This type of driver works by vibrating the bones in your ear and sending sound waves through them to create audible sounds. Bone conduction drivers usually have a better bass response than dynamic or balanced armature drivers. However, they can also be too loud- loud enough to cause hearing loss to sensitive ears. These drivers are quite new, and there aren’t a lot of earphones using them in the Indian market right now. So, if you’re interested in these drivers, keep in mind that you’ll have a harder time trying to find them.
5. Piezoelectric Drivers
These drivers use a crystal that creates an electrical charge when put under pressure. This then causes the driver to vibrate and create sound waves. Piezoelectric drivers are usually found in earphones that come with noise-cancelling features.
6. Electrostatic Drivers
As the name suggests, Electrostatic drivers work through static electricity. This electricity is applied to the thin-film layer that’s sandwiched between two metal plates. As the electricity moves through this layer, it creates sound waves, which can then be played out of a speaker and eventually come to your ears as music (or what you’re listening to).
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How Earphone Driver Sizes Affect Audio
Now that we’re done talking about the driver types, let’s move to a factor you’re more familiar with; the size. How does the size affect audio? Does bigger mean better? Well, keep on reading to find out.
Let’s start with the basics first. The driver size is what’s responsible for the range of frequencies that the earphone can produce. Depending on the size of the drivers, the audio quality will be more or less bass-heavy. At the same time, the audio can feel more or less balanced.
Sometimes, bigger doesn’t always mean better, though. Depending on the type of driver, a bigger driver might not be an ideal choice for producing good audio. For instance, if you’re looking for earphones that have good midrange and high-frequency responses, then you’ll want to go with a pair with Balanced Armature Drivers, as they usually excel in these areas. While Dynamic Drivers usually range from about 15 mm to over 60 mm in size, while Balanced Armature Drivers can be as low as just about 0.75 mm in diameter.
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Frequently Asked Questions
Can I have earphones with more than one type of driver?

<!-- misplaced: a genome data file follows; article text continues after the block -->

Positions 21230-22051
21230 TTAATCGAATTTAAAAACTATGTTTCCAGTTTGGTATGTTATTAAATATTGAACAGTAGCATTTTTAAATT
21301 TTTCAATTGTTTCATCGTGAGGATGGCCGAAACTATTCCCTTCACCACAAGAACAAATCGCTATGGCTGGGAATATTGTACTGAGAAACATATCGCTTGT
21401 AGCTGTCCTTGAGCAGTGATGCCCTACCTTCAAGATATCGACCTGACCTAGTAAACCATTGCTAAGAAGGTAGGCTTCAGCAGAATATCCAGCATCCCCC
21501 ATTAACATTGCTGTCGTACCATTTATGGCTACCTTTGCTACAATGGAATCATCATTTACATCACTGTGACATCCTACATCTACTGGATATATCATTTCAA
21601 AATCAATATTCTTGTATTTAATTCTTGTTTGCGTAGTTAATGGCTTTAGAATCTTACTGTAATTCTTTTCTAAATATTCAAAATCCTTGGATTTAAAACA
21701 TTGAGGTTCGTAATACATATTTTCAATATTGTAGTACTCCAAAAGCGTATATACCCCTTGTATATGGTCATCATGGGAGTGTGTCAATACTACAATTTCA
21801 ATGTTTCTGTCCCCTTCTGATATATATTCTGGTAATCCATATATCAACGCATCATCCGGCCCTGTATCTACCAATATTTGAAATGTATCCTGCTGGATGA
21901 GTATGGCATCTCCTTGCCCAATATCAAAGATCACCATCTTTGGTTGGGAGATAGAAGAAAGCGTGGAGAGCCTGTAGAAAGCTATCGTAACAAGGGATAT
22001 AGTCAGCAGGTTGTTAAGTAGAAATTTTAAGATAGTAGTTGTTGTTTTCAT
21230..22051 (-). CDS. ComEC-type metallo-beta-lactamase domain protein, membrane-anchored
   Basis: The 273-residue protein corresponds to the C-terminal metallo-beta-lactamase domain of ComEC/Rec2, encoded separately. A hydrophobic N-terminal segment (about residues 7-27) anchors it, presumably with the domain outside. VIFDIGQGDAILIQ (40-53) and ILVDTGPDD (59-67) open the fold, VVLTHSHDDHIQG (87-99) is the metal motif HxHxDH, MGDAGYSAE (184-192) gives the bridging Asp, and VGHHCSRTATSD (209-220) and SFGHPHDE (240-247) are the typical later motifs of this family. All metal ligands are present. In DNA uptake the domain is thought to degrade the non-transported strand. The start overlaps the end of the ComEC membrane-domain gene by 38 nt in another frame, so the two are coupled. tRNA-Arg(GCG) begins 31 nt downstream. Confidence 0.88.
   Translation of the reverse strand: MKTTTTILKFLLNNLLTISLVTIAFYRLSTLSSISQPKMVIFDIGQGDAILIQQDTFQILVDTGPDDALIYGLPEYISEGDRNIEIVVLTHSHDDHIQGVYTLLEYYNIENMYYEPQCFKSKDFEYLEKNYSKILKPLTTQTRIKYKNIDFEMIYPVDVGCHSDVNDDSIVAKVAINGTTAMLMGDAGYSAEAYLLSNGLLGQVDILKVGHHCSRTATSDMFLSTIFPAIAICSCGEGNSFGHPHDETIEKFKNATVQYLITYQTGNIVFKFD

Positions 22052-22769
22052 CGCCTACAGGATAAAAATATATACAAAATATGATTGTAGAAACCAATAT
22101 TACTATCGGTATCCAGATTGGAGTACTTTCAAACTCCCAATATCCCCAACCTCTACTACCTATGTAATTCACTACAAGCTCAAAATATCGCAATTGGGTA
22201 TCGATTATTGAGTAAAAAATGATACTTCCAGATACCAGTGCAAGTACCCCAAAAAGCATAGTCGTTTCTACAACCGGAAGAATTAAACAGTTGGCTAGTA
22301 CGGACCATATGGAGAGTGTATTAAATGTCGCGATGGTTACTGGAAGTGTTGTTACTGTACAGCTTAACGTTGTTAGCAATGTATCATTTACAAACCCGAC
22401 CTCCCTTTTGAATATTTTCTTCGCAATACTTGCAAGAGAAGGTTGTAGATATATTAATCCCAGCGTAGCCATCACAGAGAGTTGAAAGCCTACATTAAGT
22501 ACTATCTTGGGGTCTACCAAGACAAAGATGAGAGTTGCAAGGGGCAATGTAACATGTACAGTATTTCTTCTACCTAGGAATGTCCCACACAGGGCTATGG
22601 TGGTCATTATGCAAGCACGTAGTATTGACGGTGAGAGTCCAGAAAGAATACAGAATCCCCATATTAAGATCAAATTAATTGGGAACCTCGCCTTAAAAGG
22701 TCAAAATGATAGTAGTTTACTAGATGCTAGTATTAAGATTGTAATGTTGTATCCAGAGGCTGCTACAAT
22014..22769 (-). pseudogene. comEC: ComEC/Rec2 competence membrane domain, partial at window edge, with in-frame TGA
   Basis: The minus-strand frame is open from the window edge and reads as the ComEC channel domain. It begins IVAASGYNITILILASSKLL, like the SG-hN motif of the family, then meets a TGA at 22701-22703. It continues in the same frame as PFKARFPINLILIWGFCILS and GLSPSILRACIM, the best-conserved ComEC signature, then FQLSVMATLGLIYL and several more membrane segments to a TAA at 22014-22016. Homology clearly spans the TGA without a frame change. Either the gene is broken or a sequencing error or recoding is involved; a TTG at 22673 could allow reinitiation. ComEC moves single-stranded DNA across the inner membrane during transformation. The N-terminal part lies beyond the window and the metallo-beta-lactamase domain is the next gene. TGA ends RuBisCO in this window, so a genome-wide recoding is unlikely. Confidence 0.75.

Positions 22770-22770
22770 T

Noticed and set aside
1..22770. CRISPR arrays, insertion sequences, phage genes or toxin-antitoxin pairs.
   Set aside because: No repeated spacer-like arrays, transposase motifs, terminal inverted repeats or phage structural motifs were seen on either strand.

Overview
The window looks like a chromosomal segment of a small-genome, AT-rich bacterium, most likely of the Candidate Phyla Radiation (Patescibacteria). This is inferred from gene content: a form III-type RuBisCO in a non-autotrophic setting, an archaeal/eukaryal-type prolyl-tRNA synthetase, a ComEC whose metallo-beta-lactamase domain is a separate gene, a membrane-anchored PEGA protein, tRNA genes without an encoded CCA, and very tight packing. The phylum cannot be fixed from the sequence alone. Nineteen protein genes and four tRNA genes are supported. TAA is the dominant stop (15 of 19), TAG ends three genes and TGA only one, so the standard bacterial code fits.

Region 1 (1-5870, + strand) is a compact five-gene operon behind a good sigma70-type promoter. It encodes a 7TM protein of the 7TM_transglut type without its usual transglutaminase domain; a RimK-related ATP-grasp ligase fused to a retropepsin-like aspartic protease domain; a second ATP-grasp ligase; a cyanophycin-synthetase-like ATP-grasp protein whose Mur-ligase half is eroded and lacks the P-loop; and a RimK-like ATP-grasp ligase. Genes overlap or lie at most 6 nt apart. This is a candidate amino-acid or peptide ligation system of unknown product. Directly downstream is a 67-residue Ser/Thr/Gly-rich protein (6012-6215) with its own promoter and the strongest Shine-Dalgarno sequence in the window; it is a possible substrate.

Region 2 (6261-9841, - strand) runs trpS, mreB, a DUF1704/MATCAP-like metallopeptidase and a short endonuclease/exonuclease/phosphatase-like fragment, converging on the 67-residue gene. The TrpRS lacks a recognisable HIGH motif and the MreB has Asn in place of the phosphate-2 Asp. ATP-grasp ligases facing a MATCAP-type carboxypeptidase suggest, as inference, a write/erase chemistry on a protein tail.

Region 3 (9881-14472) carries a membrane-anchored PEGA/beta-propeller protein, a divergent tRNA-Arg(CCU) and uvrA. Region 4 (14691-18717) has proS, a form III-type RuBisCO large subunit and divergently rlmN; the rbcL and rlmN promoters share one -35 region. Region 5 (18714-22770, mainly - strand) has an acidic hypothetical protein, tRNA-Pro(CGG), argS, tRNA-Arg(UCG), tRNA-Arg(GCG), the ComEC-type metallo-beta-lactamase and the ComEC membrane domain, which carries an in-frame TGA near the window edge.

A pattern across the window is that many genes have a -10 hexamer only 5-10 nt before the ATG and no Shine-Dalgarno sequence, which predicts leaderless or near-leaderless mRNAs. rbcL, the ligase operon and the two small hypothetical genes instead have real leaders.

Yes, you can find earphones that have multiple drivers in them. This usually means that the earphones can reproduce a wider range of frequencies and give you a more balanced sound.
Is there any specific type of driver that’s more prone to causing health issues?
Yes. Bone Conduction Drivers and Piezoelectric Drivers come with such risks; if you listen to music at high volumes with either of these drivers, it could lead to hearing loss over time. It’s always a good idea to keep the volume levels down if you’re using earphones that have either of these types of drivers.
What drivers are more appropriate for listening to Pop Music?
If you’re looking for earphones that will give you a great listening experience for pop music, then I’d recommend going with a pair that has Dynamic Drivers. The bass response in these drivers usually gives a good punchy sound that’s perfect for upbeat songs.
Does the driver type affect the maximum volume of a pair of earphones?
Yes. Generally, earphones with Dynamic Drivers can reach higher volumes than those with Balanced Armature Drivers or Electrostatic Drivers. This is because the former type of driver can create more pressure, which makes it easier to produce higher volume levels.
Which are the cheapest earphone drivers and which are the most expensive ones?
Dynamic Drivers are usually the cheapest type of drivers that you can find in earphones. This is because they’re easier to produce and don’t require much intricate work like other driver types. On the other hand, Electrostatic Drivers are typically the most expensive drivers that you can find in audio equipment as they’re more complex to manufacture.
Are there any drivers that are exceptionally good with surround audio?
No. Full-sized headphones and home theatres that utilise multi-channel audio are better at producing surround sound.
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As you can see, while the size does matter, so does the driver type. Both are equally important. Regardless of whether you’re a casual user or an audiophile, you should carefully consider both of these factors. I hope you have a better understanding of the different types of earphone drivers. If you’re trying to get a good pair of earphones, everything I’ve said will certainly help.
That’s all I’ve got for now. I’ll see you in the next post.